To test the reproducibility of our method, several tissues of different plant species of economical and agronomical interest, such as Agave, chili pepper, coffee, cedar and Arabidopsis were collected and treated under the procedures summarized in Figure 1. Tissues of several plant species from both ex vitro and in vitro conditions (Figure 2) were fixed in formaldehyde. In most of the protocols, the fixation step must be optimized according to the type of plant or tissue[23, 28]. In the protocol described here, the sample fixation was carried out with final concentration of 3.7% formaldehyde, providing good results. In addition, the formaldehyde promotes a strong preservation of the cellular and chromosomal structure. After the fixation step, the samples were dehydrated and paraffin-embedded in order to obtain a solid sample that would maintain tissue integrity during the sectioning step. Once the sliced sections are obtained, the tissue can be used for subsequent probes or stored at 4°C for several months without loss of integrity.
Figure 1

Schematic representation of the principal steps performed in the protocol for immunodetection of histone methylation. Different tissues were collected and fixed with FAA solution and paraffin-embedded. The samples were sectioned into 4-5-μm slices and the slides were dewaxed. The antigenic sites were retrieved and the tissue was blocked and incubated with the primary and secondary antibodies. The samples were counterstained with DAPI and analyzed under confocal microscope.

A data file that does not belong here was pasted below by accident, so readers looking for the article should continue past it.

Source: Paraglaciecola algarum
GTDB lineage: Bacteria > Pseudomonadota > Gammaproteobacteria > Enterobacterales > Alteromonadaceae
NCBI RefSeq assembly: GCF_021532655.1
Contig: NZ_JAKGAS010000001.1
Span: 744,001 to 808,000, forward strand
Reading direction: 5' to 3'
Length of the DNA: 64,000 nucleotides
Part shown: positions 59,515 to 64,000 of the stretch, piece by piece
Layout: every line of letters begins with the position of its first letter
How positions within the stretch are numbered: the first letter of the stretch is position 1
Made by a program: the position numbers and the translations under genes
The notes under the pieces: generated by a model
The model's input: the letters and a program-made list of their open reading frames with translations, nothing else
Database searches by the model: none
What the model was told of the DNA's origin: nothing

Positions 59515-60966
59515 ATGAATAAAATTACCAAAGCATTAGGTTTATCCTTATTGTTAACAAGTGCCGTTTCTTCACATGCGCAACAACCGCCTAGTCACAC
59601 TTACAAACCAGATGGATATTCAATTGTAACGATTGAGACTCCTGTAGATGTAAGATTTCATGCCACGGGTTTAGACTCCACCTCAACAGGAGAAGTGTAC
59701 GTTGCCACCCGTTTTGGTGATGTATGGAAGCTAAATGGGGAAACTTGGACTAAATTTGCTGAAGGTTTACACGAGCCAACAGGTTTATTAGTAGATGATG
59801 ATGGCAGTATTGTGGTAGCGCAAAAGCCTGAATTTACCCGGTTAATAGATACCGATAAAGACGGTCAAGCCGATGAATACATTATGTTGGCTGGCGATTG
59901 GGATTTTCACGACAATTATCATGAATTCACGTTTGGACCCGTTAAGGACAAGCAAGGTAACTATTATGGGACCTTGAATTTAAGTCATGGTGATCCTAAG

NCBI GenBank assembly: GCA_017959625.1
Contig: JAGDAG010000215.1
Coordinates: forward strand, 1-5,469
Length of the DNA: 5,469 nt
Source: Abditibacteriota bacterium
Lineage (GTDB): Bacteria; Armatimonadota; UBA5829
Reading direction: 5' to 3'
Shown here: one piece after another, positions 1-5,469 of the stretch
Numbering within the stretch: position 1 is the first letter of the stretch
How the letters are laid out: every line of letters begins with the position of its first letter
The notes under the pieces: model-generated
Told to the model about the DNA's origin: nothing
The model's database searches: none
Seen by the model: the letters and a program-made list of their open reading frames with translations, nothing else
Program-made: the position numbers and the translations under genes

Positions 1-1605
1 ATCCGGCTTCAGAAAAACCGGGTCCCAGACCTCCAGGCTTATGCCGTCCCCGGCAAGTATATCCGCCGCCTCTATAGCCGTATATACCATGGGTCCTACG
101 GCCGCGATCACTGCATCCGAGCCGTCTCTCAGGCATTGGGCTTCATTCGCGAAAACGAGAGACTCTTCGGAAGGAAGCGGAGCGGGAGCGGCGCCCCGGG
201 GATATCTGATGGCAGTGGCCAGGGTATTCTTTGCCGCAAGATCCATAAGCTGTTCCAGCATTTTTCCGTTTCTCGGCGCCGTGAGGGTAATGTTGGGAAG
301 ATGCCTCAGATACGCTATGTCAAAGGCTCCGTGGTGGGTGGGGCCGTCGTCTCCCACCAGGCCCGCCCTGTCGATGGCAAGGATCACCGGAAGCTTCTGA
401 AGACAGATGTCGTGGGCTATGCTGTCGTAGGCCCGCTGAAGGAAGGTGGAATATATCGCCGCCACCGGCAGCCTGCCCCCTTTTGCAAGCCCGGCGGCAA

Figure 2

Plant material collected for the immunodetection proteins. (A) Callus of Arabidopsis thaliana. (B) Shoots and buds of Cedrela odorata. (C) Plantlets of Agave tequilana. (D) Somatic embryos of Coffea canephora obtained 56 days after induction. (E) Flowers of Capsicum chinense. A, C and D were obtained through cultures in vitro. B and E were collected from the field.

In order to remove the paraffin from the tissue, the tissue sections were heated at 65°C and rinsed with xylene and then with ultraclear. These steps are needed to allow full elimination of the paraffin residues; otherwise, this substance presents one of principal interferences in the immunodetection process. After total paraffin removal, the tissue samples were rehydrated and the antigen retrieval was performed. This step represents a critical point, because it enables the antibody to access the protein antigens, thus increasing signal intensity during immunodetection[29].